States, including Oklahoma, urge EPA to stay out of oil-field emission regulation

Oklahoma Attorney General Scott Pruitt and 12 other attorneys general this week asked the U.S. Environmental Protection Agency not to settle with several northeastern states about regulating methane emissions without including oil and natural gas states in the talks.
by Adam Wilmoth Published: May 4, 2013
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Oklahoma Attorney General Scott Pruitt and 12 other state attorneys general this week asked the U.S. Environmental Protection Agency not to settle with several northeastern states about oil-field methane emission, saying regulatory authority should remain with the states.

The letter stated that “regulation of methane emissions from oil and gas facilities is not appropriate” and that methane emissions from oil and gas facilities are being controlled “in compliance with existing regulations implemented by producing states and as a result of voluntary industry efforts.”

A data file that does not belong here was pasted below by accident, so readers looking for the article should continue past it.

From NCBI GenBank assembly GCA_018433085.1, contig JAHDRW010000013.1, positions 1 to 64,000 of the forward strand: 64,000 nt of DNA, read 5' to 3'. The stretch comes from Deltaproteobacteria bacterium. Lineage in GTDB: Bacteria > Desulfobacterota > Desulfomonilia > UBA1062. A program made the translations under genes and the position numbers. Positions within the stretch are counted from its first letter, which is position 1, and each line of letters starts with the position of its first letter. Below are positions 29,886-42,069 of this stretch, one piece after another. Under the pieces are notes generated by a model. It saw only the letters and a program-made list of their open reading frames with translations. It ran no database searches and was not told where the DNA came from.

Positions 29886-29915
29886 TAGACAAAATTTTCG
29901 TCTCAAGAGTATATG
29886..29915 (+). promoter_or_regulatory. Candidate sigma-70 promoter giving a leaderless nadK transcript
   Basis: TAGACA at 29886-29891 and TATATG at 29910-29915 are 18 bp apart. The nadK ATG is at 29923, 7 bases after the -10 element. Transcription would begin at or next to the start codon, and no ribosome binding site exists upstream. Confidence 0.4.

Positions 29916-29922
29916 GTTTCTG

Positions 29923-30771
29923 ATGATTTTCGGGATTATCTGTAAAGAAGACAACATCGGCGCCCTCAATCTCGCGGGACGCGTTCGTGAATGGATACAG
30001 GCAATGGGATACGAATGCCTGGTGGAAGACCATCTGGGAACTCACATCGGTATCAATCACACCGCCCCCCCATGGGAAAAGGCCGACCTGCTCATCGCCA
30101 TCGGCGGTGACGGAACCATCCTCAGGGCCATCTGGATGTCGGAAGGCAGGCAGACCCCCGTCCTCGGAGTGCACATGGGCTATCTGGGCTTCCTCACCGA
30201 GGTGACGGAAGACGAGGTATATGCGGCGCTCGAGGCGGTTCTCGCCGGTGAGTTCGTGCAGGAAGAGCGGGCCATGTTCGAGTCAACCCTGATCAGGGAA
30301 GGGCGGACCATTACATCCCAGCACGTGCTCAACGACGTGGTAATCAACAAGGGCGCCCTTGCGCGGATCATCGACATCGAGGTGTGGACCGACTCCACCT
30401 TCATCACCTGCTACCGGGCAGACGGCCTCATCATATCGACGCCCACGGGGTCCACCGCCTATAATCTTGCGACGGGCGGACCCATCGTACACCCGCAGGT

The attorneys general also asked that if the EPA disagreed, the federal government should at least include the producing states in the discussions.

“EPA must at a minimum include Oklahoma and other states with similar interests in any negotiations with the northern states,” the letter stated.

The attorneys general also took issue with EPA data they say overstates emission levels.

Pruitt wrote the letter and 12 other attorneys general endorsed it.

“The justification for those estimates has been challenged by mounting evidence, including voluminous data and investigation of potential flaws in the statistical methodology,” the letter stated.

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by Adam Wilmoth
Energy Editor
Adam Wilmoth returned to The Oklahoman as energy editor in 2012 after working for four years in public relations. He previously spent seven years as a business reporter at The Oklahoman, including five years covering the state's energy sector....
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